My latest Guardian column "Surveillance: You can know too much," explains how collecting too much information on innocent people makes it harder to catch guilty ones:
At a certain point, data gathered to predict the weather overwhelms your capacity to add it to your calculations efficiently, resulting in ever-longer runtimes that give less accurate predictions. It's better to crunch the data needed to calculate tomorrow's weather in 10 minutes (and refine your guess twice an hour) than to shovel so much data into the hopper that you don't get tomorrow's forecast until next week.
The sweet spot lies somewhere between gathering too much information and gathering too little – and the secret to hitting that spot is intelligent, discriminating data-acquisition.
Take London: cover every square inch of the city with CCTVs and you'll get so much information that you'll never make any sense of it. Scotland Yard says that CCTVs help solve fewer than 3% of all crimes, while a study in San Francisco found that at best, criminals simply move out of camera range, while at worst they assume no one is watching.
Similarly, if you take fingerprints from every person who applies for a visa – or worse still, from every person in Britain who has to carry one of the proposed new biometric cards – you will fill the databases with chaff that slows down searches, generates endless false matches, and threatens everyone in the database with the worst kind of identity theft.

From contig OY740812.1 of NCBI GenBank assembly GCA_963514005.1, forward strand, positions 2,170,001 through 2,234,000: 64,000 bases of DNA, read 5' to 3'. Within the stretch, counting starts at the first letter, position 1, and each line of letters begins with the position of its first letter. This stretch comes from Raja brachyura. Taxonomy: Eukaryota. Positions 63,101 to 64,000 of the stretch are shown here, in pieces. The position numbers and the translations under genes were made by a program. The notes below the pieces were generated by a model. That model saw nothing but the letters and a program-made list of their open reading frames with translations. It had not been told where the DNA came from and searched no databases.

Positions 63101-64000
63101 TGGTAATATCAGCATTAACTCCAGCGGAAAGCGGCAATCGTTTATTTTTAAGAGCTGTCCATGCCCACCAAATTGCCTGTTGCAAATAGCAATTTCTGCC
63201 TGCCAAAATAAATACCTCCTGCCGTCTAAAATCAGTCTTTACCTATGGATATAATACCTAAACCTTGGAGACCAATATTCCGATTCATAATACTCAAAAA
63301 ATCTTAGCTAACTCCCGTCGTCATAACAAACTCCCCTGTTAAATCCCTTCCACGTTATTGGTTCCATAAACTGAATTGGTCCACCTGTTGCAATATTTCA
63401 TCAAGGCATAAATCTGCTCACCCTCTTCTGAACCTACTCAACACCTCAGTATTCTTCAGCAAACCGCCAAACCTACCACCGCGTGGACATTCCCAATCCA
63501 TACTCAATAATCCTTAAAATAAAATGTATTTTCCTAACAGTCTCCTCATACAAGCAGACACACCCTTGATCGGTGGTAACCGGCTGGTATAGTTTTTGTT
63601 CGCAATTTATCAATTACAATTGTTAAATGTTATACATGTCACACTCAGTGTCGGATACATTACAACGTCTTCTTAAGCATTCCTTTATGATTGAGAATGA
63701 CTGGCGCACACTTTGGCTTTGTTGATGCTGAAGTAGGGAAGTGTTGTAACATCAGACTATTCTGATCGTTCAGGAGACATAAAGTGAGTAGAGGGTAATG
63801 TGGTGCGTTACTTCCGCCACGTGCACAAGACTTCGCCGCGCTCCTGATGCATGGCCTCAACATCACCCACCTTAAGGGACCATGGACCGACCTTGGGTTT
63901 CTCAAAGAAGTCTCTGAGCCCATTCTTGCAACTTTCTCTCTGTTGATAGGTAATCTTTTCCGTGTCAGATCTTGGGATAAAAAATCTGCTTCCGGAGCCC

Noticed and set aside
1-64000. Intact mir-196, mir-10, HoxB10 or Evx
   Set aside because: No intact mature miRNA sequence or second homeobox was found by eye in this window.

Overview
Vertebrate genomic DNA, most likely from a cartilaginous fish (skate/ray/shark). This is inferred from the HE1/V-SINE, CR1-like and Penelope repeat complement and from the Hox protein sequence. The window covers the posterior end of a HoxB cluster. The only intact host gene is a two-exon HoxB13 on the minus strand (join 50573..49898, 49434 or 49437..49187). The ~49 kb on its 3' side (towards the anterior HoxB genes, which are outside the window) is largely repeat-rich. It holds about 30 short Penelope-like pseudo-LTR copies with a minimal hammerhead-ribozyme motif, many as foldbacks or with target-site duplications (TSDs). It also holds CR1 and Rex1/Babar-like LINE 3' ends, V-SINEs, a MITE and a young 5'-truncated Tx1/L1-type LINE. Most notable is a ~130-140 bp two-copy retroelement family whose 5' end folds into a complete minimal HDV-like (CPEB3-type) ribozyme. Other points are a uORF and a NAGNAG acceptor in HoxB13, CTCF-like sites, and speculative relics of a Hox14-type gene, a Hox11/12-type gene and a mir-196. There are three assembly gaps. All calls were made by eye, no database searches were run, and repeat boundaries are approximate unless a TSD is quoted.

The Electronic Frontier Foundation’s Digital Security Tips for Protesters builds on its indispensable Surveillance Self Defense guide for protesters with legal and technical suggestions to protect your rights, your data, and your identity when protesting.
White cops from Aiken, SC improperly stopped a car driven by a black woman (they claimed the stop was motivated by temporary tags, but driving with current temporary tags is not grounds for a stop), then improperly questioned her passenger, who voluntarily gave them his ID, then induced a drug dog to “alert” on the […]
Amendment 90 to France’s penal reform bill provides for five year prison sentences and €350,000 fines for companies that refuse to accede to law enforcement demands to decrypt devices.
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